This chart shows an updated rundown of Water Year precipitation through the first few days of February. The "water year" runs from October 1 through September 30. The view we are using is the percent of normal precipitation for the water year. I find the percent of normal to be the quickest way of determining whether the precipitation taken in for the water year is beneficial or not.
As you can see, there are pockets of the Corn Belt where water year precipitation has been above to well above normal. In the eastern Midwest, for example, we see a lot of green and blue colors. Those colors denote above-normal precipitation for the water year. Soil moisture supplies from southern Illinois through Indiana, Ohio, Michigan and Wisconsin are looking pretty good.
There is a drier area from central Illinois west through most of Missouri and Iowa. Water year precipitation in these states and sections has been less than normal. However, we're not talking about huge deficits--some that are running about 50 percent below normal, but not nearly as dry as we saw in the last couple years.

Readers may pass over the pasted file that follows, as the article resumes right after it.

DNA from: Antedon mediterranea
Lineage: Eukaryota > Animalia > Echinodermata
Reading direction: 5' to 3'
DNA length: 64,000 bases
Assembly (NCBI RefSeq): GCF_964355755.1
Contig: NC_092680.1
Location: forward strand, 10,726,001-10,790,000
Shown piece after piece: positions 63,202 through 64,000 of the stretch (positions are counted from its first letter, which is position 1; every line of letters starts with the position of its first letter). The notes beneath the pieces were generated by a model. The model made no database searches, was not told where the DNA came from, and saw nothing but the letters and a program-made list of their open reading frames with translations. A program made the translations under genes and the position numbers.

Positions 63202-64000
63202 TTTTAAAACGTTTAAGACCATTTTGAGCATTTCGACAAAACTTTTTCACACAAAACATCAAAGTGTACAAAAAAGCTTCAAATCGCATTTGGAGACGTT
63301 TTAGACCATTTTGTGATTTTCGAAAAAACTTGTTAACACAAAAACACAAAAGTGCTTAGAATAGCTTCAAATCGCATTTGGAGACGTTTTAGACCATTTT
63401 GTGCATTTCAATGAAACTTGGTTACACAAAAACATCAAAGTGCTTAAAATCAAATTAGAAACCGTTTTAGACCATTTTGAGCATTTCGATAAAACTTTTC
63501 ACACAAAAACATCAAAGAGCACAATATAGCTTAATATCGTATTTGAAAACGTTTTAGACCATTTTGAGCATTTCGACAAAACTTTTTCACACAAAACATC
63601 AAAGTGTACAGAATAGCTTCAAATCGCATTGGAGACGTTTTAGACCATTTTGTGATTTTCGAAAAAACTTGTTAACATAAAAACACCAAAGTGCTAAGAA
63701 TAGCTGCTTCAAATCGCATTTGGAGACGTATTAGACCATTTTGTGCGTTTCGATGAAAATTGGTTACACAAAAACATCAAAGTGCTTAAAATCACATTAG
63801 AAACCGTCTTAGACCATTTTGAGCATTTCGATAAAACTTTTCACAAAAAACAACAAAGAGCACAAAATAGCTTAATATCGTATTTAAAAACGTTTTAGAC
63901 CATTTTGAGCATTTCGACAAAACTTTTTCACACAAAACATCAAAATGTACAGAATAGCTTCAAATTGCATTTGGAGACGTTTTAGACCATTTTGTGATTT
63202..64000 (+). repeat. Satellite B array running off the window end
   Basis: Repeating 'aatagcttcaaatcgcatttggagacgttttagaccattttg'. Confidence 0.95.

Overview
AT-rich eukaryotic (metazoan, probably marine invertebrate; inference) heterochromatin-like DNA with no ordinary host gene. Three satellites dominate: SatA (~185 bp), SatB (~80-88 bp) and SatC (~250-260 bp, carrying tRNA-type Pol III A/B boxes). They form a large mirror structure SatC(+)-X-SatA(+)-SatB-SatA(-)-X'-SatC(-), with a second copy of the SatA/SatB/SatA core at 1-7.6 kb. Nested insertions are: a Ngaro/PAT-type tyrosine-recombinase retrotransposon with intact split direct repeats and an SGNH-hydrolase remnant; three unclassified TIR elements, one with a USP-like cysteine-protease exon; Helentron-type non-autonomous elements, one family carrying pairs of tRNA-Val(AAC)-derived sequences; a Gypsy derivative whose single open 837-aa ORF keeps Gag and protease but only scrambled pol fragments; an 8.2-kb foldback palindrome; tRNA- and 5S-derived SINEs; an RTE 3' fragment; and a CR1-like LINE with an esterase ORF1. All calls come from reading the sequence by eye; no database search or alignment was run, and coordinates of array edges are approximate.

In the northern areas, we see a mix of conditions in Minnesota, with some dryness in the west, and then well above normal in the Dakotas and Montana. Much of this moisture was from the early-October storm that brought the devastating blizzard to the Black Hills, but there have been some other events as well. There is also an area of northern Colorado with well above normal moisture--October precipitation added to the very heavy rains in September.
Farther south and west, there are pockets of moderately drier trends in Kansas, but the Texas Panhandle is far below normal. That general trend continues all the way to California, where almost the entire state's water year precipitation is running from 50 to 90 percent below normal.
The southeastern U.S. is somewhat dry, but the departures from normal are in the range of 25 percent or so--a deficit that is certainly easier to make up than the chronic dryness we see in the West.
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